Scandinavian Airlines (SAS) warned it would take “a few days” to get flights running on schedule again, but many would after a lengthy pilots’ strike ended during the night. No one seemed happy with the results of marathon negotiations, which left pilots committed to a record-long labour contract and SAS with huge financial losses, but stranded passengers were relieved. There were also new signs of investor interest in the long-troubled airline.
SAS still had to cancel more than 100 flights on Tuesday even after the strike that ruined summer holidays and other travel for tens of thousands of SAS customers finally ended, after 15 days of heated conflict and grounded aircraft.
The highly public quarreling between SAS and its angry pilots continued until the pact was announced Monday night, with the two sides arguing even over whether an agreement had been struck. The pilots, meanwhile, have been furious for the past year, when SAS’ parent company refused to rehire those laid off during the Corona crisis. Instead they had to apply for new jobs in a new subsidiary that’s part of a restructuring meant to make SAS more competitive.
It wasn’t until 3:20am on Tuesday that leaders for the two sides finally emerged from what they all called “demanding” negotiations to confirm the strike was over. The pilots will get their jobs back in the SAS company in which they previously were employed, but in return had to accept a 5 percent pay cut and a five-year labour contract. Such contracts usually extend for just one or two years in Norway, but the SAS pilots now won’t be able to negotiate new terms or strike until September 30, 2027.
Martin Lindgren, representing the Swedish pilot union SPG, told reporters who’ve been following the tough negotiations in Stockholm that the pilots did, however, secure “pay development” in line with inflation and the terms of labour agreements secured by other unions’ collective bargaining in Scandinavia. All pilots in SAS will also be covered by the same collective bargaining contract signed during the night.
Some fear the consequences
The leader of Norway’s SAS pilots’ union, Roger Klokset, admitted he was far from satisfied with the settlement. He told state broadcaster NRK and other reporters that he thinks the SAS pilots “secured the Scandinavian model (of organized labour) but at a very high price.” He claimed the unions were forced to allow “great savings” for SAS, and had “worsened working conditions and pay for our members,” but “we have made sure that SAS management follows our labour contract,” with other pilot union leaders stressing that it applies to all three SAS companies after its restructuring.
Other labour leaders also expressed concerns. Tor Morten Thorsen of the large industrial labour union Herøya Arbeiderforening, called a five-year contract “three years to many” and fears its consequences. “I fear other company executives will think (like SAS) that’s very smart,” Thorsen told NRK, adding that he thinks it “ruins the Norwegian model” for labour negotiations.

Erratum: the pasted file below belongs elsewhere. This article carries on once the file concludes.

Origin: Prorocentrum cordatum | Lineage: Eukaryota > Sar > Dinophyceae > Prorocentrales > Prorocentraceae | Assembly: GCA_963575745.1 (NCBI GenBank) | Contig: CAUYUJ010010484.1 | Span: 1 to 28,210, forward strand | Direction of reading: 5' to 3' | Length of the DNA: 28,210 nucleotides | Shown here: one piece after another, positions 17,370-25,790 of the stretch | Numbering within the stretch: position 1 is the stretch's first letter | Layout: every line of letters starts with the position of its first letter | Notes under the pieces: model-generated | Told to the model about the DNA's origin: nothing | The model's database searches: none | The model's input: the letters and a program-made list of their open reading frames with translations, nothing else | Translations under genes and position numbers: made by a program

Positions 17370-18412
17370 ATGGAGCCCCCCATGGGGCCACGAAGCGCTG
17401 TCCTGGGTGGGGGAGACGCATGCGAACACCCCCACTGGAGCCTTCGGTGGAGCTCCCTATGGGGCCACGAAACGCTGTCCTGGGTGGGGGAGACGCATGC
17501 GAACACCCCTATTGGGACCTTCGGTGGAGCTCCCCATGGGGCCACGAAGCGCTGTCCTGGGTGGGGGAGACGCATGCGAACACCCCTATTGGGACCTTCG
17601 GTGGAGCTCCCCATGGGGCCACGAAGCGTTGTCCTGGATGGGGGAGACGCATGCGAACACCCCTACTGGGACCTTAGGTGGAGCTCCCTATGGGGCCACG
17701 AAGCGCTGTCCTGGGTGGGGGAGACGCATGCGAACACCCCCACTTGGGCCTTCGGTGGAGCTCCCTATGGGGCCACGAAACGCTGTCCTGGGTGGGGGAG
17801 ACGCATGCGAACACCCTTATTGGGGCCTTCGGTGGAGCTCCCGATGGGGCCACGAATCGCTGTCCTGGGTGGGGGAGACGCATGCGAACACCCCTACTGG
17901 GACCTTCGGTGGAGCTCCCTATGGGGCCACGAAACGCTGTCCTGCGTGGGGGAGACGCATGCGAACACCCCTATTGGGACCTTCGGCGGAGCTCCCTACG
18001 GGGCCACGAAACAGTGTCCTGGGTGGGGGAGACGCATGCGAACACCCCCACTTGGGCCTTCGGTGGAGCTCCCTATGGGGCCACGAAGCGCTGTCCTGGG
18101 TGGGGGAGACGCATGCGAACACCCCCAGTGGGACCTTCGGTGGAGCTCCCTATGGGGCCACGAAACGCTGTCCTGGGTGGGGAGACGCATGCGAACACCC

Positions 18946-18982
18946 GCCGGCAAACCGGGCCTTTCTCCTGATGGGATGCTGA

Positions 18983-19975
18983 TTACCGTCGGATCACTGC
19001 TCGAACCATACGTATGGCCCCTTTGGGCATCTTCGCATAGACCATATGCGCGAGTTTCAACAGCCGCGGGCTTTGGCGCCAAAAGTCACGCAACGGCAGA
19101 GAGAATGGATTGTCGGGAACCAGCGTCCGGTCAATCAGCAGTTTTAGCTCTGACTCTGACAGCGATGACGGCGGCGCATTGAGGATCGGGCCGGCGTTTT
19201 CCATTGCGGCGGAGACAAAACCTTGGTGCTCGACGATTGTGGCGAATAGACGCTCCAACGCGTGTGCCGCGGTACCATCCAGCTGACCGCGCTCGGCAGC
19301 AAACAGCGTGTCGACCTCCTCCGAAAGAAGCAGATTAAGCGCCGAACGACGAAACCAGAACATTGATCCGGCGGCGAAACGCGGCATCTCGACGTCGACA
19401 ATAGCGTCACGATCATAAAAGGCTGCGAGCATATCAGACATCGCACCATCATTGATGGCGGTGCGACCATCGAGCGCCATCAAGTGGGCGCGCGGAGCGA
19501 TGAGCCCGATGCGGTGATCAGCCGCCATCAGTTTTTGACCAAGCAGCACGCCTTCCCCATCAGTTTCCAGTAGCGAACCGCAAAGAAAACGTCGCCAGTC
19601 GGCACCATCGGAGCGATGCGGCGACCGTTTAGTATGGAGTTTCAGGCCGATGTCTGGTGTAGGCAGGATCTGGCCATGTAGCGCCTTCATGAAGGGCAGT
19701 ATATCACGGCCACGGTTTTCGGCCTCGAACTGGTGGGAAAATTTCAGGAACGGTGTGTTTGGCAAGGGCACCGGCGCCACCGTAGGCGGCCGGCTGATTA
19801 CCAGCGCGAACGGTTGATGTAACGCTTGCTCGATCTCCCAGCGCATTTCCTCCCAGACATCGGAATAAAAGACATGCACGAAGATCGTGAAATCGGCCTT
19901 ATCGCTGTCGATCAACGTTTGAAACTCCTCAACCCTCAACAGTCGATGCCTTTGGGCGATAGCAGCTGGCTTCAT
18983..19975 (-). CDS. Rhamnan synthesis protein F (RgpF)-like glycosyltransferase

Stein Lier-Hansen of the industrial employers’ organization Norsk Industri disagreed, saying he doubts the SAS pact will have much effect on others. Longer labour contracts have never been a central demand from his group’s employers, and that “five years seem completely utopian to me.”
The leader of Norway’s largest trade union confederation LO, Peggy Hessen Føslvik, meanwhile, said in a joint statement with other labour leaders that they were glad the strike was over and praised the SAS pilots “for stretching themselves very far for a settlement to end the strike.”
The strike has cost SAS up to SEK 130 million per day, and the airline wasn’t expected to be back in full operation until the weekend. The airline’s top priority is to get aircraft to places where the most SAS passengers have been stranded, to bring them home.
SAS’ chief executive Anko van der Werff issued an apology to all customers affected by the strike. He added that it was important that the pilots also “contributed” to the process of restructuring the airline, which filed for reorganization under Chapter 11 of the US Bankruptcy Code that protects companies from creditors. Van der Werff warned that SAS still isn’t “stable,” but added that “the fact the pilots are on board is very good news.”
Van der Werff also confirmed SAS will now speak with new potential investors to “clarify why this is a good agreement for everyone,” and why it can increase the chances they’ll invest in SAS. The airline needs as much as SEK 9.5 billion in new share capital.
Among possible investors is Jan Petter Sissener, who’s long been a major player in funds management in Oslo. He told NRK on Tuesday that his investment firm may be interested but it will depend on “how the total package looks.” He called SAS’ settlement with its pilots only “a bit” of it, and a small one compared to how SAS’ creditors will respond to the airline’s overall restructuring.
The Swedish government has so far refused to invest more in SAS, while the Norwegian government has said it won’t reinvest in the airline. Norway’s new trade minister, however, later suggested the government may change its mind. The Danish government has offered more investment support, not least because SAS is the dominant airline and user of Copenhagen’s Kastrup Airport as a major SAS hub.
Sweden’s wealthy Wallenberg family has also expressed interest. Sissener said SAS management now “must show us and other investors that they have a business model moving forward that will make it possible to earn money. That’s most important. We’ll look at it, absolutely, and are neither positive nor negative. But lots of pieces of the puzzle need to fall into place.”